While this is clearly a case of central-bank doublespeak, it’s also a case of central banks getting worried about the effects of their handiwork that could end in a crisis at the business level that would hit the financial system, with not-hard-to-imagine consequences for the real economy.
The German Bundesbank laments in its Financial Stability Report that the “risks to financial stability have continued to build up in Germany.” If the current economic slowdown in Germany, now close to a recession despite negative interest rates, turns into an actual downturn, the Bundesbank says, it could trigger a “deterioration in the debt sustainability of enterprises and households,” which in turn could trigger waves of defaults and credit write-downs. This would hit German banks.
These banks, the Bundesbank says, have significantly expanded their lending to “relatively high-risk businesses” while reducing their loan-loss provisions. And the report says, “that banks’ lending portfolios now include a higher share of enterprises whose credit ratings could deteriorate the most in the event of an economic downturn.”
In addition, housing bubbles have sprung up in Germany. The Bundesbank considers home prices in many cities to be overvalued by 15% to 30%. German banks are heavily exposed to these housing bubbles.
The Bundesbank notes that low interest rates not only help mask the deterioration of Germany’s macroeconomic situation, they provide ideal conditions for the financial vulnerabilities to grow further.
The ECB’s own Financial Stability Review warned, lamented, and bemoaned that “very low interest rates,” and the search for yield among investors and “signs of excessive financial risk-taking,” are leading to “higher leverage among riskier firms,” and these companies are more likely to get downgraded during downturns, and this downgrade risk has increased “in view of a deteriorating economic outlook, indicating higher funding costs and possible rollover risks going forward, primarily for the very large lower-rated investment-grade segment” – so this is the very large pile of near-junk-rated debt that would be downgraded to junk. This “could exacerbate potential losses,” the report says.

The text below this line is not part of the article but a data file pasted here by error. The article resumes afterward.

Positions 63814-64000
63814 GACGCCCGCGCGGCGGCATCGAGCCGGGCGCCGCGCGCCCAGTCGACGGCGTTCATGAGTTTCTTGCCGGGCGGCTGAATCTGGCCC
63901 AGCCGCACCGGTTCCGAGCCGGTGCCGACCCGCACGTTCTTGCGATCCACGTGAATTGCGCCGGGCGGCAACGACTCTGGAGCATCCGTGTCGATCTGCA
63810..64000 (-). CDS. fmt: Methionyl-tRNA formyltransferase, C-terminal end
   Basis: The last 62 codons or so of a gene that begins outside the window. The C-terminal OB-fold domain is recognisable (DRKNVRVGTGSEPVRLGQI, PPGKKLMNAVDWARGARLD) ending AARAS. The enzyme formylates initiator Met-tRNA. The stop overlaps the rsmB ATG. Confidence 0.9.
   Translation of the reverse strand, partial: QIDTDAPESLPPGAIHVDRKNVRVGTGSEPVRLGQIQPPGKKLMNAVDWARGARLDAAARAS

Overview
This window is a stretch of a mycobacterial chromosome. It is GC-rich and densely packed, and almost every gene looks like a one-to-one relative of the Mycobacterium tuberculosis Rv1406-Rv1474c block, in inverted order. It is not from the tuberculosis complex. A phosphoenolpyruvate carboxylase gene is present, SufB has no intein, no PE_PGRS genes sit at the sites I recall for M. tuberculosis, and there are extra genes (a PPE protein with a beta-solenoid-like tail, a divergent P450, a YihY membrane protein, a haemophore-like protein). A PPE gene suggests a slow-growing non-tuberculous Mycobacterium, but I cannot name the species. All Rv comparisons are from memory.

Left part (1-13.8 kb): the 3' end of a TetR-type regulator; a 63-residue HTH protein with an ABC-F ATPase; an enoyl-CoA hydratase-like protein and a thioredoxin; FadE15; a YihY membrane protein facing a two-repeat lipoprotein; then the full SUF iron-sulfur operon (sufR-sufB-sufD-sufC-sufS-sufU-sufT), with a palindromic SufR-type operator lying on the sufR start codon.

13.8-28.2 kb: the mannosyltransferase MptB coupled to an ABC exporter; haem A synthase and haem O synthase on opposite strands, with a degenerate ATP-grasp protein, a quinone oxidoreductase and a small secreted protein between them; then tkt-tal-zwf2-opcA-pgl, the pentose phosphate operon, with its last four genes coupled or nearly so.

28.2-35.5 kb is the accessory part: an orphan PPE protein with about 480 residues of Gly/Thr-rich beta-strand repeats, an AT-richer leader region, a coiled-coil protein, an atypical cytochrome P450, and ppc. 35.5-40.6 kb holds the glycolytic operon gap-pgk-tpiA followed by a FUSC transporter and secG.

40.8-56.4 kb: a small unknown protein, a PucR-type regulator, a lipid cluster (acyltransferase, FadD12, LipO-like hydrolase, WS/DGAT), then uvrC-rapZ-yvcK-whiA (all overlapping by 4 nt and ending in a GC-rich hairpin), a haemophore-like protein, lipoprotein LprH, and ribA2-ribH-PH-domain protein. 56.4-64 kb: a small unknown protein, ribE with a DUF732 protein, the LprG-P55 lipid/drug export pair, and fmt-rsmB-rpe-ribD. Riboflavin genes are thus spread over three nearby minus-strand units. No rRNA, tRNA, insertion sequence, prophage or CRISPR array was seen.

And the Bank of France warned about, lamented, bemoaned, and begroaned the huge debt levels of large French non-financial corporations, many of them part- or majority-owned by the state. They have been using the era of negative interest rates and ECB corporate bond purchases to take on debt, not to invest in France and move the economy forward, but mostly to acquire other companies, many of them overseas.